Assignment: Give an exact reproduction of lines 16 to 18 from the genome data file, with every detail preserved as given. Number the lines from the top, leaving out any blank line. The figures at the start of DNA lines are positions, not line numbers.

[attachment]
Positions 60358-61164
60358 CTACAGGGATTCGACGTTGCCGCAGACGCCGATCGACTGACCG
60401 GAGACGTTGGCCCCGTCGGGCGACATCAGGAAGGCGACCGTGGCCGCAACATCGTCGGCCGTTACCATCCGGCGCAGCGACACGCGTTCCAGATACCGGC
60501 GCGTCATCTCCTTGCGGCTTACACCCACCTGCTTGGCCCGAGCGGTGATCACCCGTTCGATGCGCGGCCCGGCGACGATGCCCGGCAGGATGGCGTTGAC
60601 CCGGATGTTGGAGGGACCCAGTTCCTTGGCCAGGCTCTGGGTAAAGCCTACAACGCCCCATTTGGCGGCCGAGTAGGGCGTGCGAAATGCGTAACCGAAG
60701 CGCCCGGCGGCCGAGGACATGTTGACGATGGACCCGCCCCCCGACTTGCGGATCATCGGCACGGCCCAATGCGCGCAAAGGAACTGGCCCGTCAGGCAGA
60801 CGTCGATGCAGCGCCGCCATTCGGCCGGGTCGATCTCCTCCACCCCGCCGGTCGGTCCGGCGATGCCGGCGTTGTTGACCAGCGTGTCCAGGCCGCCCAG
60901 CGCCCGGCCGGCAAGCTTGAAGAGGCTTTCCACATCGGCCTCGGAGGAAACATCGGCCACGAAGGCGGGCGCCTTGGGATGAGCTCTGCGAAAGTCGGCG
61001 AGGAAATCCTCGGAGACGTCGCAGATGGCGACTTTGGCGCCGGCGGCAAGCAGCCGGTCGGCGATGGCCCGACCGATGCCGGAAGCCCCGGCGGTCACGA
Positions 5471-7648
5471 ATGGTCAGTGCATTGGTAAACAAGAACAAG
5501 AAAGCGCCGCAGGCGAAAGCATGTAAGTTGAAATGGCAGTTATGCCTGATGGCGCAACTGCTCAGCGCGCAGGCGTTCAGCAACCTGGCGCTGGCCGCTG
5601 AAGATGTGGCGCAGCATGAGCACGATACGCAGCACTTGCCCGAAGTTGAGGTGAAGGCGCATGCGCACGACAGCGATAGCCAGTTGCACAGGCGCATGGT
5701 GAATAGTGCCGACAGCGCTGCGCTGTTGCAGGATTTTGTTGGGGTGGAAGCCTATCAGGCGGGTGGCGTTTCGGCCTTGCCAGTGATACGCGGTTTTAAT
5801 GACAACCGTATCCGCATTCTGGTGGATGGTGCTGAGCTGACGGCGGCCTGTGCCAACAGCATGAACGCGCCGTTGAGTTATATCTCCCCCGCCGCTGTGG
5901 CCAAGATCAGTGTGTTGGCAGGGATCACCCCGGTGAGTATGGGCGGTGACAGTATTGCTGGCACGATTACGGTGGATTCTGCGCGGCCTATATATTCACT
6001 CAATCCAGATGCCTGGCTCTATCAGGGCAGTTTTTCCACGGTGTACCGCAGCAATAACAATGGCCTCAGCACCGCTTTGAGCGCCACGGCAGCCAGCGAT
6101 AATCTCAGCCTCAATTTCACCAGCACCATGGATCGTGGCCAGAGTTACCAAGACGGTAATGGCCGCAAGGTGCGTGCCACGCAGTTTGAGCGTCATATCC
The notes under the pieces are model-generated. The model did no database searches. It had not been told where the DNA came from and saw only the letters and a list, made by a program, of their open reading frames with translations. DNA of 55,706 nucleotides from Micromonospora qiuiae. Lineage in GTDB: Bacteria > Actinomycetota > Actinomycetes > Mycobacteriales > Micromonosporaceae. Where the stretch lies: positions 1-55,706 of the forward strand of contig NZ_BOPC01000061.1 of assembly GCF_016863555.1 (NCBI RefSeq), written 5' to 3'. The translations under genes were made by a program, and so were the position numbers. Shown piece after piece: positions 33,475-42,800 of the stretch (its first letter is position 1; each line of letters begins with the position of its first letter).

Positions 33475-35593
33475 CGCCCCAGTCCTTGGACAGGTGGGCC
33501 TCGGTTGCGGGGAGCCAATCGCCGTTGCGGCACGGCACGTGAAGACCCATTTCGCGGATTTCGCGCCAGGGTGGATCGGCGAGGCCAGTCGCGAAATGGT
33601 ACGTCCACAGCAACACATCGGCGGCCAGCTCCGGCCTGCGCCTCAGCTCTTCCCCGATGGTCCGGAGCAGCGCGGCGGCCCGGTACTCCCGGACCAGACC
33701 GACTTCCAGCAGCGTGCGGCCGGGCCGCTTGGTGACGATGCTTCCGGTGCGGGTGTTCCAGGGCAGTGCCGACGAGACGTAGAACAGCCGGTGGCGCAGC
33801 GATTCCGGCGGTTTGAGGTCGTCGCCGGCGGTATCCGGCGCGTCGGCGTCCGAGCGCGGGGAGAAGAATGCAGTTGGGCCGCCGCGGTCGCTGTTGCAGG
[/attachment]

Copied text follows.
5901 CCAAGATCAGTGTGTTGGCAGGGATCACCCCGGTGAGTATGGGCGGTGACAGTATTGCTGGCACGATTACGGTGGATTCTGCGCGGCCTATATATTCACT
6001 CAATCCAGATGCCTGGCTCTATCAGGGCAGTTTTTCCACGGTGTACCGCAGCAATAACAATGGCCTCAGCACCGCTTTGAGCGCCACGGCAGCCAGCGAT
6101 AATCTCAGCCTCAATTTCACCAGCACCATGGATCGTGGCCAGAGTTACCAAGACGGTAATGGCCGCAAGGTGCGTGCCACGCAGTTTGAGCGTCATATCC